Thursday, February 10, 2011

Girls on the Cover

We're still having fun with Boys Read Pink; so many of my books with actual pink covers have been checked out that we've had to broaden it to "girls on the cover"! Here are a couple.

Snyder, Laurel. Penny Dreadful.
Penelope is bored with her life in a mansion in the city, although she realizes she is lucky. When her father decides to quit his job in investments and write a book, the household dissolves in chaos. They run out of money, her father spends all of his time wandering around muttering to himself, and her mother is worried. Then a telegram comes (and the rarity of this event is described; I didn't even think you could send them anymore!) and the family is off to a small town in Tennessee where they have inherited a house. The problem? The tenants have to stay rent free, and there is money owed on a mortgage. While this is a problem, Penelope (who changes her name to Penny) gets a chance to explore her community, make new friends, and generally have a glorious time hanging out. And has Penny been manipulating her life with magic? Will everything work out?

Strengths: Like Any Which Wall, this is a great book for portraying a leisurely summer of running about and just being a kid. I adored it; it reminds me strongly of Elizabeth Enright's books, and in fact, Penny reads many classic works of children's literature to pass the time before she gets to Tennessee.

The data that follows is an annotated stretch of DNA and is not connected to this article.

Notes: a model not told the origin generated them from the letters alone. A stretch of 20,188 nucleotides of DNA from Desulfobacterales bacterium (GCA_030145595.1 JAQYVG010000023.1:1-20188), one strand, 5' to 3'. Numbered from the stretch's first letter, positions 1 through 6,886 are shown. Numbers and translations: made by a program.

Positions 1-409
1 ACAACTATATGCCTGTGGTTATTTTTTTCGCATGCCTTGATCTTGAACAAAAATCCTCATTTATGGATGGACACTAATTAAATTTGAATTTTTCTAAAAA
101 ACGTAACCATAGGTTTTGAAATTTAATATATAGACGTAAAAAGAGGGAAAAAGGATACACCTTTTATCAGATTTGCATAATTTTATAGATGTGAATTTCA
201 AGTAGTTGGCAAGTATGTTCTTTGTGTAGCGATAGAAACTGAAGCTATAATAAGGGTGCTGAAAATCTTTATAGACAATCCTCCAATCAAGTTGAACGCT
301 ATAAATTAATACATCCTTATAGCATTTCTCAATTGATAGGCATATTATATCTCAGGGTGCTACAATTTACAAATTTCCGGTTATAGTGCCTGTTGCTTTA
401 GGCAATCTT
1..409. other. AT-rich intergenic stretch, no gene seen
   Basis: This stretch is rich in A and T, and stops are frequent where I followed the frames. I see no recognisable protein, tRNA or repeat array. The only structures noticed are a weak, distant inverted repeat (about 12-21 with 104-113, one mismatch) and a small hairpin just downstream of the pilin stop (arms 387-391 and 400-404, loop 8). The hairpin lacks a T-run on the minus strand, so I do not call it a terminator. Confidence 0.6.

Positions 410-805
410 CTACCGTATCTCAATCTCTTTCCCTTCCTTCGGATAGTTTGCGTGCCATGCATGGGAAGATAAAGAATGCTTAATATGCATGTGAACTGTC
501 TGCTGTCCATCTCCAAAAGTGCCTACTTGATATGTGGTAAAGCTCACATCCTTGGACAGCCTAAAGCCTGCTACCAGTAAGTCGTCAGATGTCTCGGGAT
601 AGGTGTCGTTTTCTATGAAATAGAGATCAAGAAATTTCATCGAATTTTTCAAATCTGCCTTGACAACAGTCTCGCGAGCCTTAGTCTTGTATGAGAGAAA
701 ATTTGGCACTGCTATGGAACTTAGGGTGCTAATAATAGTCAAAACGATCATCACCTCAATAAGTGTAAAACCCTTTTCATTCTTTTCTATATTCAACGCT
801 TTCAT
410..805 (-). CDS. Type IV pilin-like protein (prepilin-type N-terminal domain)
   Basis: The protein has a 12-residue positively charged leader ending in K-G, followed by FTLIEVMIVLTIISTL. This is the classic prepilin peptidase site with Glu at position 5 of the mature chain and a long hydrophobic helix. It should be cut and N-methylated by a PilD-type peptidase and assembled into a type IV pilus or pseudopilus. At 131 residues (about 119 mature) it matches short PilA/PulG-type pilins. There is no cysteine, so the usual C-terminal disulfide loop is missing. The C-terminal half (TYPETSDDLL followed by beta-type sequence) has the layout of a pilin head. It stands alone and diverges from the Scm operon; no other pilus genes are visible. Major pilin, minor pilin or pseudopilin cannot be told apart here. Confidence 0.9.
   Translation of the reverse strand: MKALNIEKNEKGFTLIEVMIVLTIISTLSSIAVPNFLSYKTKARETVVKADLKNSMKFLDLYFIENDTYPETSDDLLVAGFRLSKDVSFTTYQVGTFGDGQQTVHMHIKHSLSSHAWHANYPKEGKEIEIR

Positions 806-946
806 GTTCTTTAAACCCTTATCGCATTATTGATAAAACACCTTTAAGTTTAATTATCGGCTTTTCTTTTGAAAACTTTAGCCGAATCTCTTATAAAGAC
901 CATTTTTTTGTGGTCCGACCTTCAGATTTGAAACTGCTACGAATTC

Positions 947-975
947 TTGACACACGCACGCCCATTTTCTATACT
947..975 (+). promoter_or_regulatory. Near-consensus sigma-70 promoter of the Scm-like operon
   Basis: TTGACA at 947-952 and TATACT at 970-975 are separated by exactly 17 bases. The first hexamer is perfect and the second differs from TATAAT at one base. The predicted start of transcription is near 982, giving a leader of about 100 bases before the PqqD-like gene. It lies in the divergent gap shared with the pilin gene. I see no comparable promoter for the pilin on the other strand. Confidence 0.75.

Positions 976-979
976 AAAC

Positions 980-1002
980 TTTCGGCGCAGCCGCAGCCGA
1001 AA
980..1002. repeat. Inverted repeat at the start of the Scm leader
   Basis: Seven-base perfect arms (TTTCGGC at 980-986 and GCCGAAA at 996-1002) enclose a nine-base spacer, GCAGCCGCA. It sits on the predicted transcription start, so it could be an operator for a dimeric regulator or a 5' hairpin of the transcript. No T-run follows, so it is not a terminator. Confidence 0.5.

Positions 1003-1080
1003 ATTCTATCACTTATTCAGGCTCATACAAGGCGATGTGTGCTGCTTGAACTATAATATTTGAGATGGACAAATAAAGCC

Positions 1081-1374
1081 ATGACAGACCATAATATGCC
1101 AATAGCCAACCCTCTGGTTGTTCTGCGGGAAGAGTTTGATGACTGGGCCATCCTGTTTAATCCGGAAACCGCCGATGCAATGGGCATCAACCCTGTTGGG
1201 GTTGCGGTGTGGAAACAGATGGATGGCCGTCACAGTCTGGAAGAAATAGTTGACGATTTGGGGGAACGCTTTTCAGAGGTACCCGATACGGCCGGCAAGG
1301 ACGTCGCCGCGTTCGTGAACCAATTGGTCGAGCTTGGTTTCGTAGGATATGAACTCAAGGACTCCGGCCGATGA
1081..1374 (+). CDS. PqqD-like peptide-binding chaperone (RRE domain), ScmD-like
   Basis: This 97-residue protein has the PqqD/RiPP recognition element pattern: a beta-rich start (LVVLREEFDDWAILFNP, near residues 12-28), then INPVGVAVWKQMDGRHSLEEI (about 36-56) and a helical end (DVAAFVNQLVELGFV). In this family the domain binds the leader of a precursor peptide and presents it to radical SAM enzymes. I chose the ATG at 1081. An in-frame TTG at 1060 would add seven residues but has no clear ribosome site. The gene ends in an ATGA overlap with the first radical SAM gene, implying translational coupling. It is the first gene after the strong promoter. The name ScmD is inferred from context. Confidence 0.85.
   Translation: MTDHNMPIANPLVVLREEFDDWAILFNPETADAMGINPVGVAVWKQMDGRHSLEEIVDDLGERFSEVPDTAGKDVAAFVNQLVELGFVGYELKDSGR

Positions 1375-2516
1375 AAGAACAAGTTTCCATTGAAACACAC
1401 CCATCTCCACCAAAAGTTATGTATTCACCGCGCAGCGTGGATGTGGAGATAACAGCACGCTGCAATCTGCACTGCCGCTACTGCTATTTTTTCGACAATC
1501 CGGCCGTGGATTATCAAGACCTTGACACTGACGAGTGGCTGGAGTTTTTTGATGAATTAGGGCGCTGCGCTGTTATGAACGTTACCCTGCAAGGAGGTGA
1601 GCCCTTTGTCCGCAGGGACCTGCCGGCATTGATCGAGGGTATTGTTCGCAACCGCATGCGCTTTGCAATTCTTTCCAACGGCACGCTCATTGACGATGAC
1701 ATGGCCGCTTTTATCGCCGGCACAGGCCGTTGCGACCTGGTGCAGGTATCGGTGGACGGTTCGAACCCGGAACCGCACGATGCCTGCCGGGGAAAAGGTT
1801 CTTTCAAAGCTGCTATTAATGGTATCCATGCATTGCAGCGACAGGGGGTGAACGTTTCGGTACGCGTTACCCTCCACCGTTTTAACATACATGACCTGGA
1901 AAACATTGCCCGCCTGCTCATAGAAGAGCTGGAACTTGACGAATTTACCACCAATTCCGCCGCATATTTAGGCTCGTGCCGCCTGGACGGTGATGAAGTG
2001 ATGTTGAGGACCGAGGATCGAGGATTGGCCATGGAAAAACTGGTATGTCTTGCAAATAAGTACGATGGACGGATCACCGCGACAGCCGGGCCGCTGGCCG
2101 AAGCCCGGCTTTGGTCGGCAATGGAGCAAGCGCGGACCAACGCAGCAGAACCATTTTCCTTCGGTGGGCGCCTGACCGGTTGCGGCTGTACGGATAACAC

Weaknesses: A little slow. Since Penelope is only ten, it might be perfect for elementary, but the portrayal of friendships especially struck me as a little younger. By middle school, we have some serious angst going on!

Lockhart, E. Real Live Boyfriends.
This is the fourth book in the Ruby Oliver series. I keep reading these because I ADORED The Disreputable History of Frankie Landau Banks, but I never like Ruby Oliver. This must just be a high school book; all of our high schools have these, but none of our middle schools do.

However, this was an excellent book to demonstrate why middle school boys might want to read girl books. It will help them attract the ladies, I tell them! Ruby gives many descriptions of what she wants in a boyfriend, and even passes along e-mails from her boyfriend and explains why they make her swoon. I had forgotten about Frankie, but that is a fabulous book to give to boys!

Also turned all the pages on Erin Hunter's Midnight, Moonrise and Dawn in the New Prophecy series. Nine down, twenty two more to go? (I have to check to see if I have all of them in my library. I may be missing a bunch.)

1 comment:

  1. My teen daughter and I are HUGE fans of Ruby Oliver. She is definitely for high schoolers and boy do they like her! : ) She is so flawed and funny and easy to relate to. I hope that wasn't the end of Ruby!

    Also read Penny Dreadful which was a fun wholesome summer read. Good, old-fashioned summer fun is a breath of fresh air and Penny is an endearing character.